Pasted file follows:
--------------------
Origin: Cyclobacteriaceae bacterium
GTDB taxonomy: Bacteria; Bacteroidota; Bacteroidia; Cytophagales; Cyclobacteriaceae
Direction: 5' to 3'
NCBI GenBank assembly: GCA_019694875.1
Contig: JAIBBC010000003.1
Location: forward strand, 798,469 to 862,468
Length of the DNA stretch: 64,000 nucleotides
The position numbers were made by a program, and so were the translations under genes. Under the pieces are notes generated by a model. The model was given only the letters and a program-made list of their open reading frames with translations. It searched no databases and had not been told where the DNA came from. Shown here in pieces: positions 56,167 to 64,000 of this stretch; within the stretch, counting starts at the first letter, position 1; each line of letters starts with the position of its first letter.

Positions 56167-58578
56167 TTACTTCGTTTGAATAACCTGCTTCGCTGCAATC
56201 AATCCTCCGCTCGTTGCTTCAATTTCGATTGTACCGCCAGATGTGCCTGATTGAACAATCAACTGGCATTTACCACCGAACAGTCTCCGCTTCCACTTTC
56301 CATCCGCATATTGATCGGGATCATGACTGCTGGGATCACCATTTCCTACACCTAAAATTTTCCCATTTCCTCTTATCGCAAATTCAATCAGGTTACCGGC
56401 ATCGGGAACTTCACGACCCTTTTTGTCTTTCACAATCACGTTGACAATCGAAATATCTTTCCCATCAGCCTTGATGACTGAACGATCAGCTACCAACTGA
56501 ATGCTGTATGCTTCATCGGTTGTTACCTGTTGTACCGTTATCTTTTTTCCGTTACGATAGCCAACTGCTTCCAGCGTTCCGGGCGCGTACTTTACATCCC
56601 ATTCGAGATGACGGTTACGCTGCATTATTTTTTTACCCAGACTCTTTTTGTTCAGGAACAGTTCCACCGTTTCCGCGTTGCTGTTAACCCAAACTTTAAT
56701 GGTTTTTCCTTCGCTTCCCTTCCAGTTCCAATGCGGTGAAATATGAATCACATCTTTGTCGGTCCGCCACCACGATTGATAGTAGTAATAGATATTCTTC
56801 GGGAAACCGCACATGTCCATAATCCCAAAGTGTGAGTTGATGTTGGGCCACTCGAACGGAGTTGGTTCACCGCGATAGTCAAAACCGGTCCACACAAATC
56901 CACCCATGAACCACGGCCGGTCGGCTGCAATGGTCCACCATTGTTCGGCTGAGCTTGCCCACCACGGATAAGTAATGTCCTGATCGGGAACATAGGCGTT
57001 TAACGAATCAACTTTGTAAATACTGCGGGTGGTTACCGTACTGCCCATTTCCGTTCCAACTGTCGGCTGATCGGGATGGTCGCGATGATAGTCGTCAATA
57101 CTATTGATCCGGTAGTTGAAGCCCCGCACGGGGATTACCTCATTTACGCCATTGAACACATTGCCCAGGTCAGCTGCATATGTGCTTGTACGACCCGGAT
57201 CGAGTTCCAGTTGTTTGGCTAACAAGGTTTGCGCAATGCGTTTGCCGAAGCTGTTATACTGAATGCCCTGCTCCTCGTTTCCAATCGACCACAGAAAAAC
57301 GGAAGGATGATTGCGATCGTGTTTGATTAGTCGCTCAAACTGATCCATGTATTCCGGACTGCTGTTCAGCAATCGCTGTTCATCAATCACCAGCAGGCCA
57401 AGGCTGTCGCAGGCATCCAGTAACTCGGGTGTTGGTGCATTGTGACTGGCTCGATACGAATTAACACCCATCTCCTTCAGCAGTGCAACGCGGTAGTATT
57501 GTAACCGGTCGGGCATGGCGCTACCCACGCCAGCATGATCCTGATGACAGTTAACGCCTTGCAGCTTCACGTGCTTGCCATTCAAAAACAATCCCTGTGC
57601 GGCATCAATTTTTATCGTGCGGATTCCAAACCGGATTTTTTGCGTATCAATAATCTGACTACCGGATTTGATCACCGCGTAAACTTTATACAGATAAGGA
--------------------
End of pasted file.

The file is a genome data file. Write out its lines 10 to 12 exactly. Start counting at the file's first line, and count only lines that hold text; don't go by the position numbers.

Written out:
56167 TTACTTCGTTTGAATAACCTGCTTCGCTGCAATC
56201 AATCCTCCGCTCGTTGCTTCAATTTCGATTGTACCGCCAGATGTGCCTGATTGAACAATCAACTGGCATTTACCACCGAACAGTCTCCGCTTCCACTTTC
56301 CATCCGCATATTGATCGGGATCATGACTGCTGGGATCACCATTTCCTACACCTAAAATTTTCCCATTTCCTCTTATCGCAAATTCAATCAGGTTACCGGC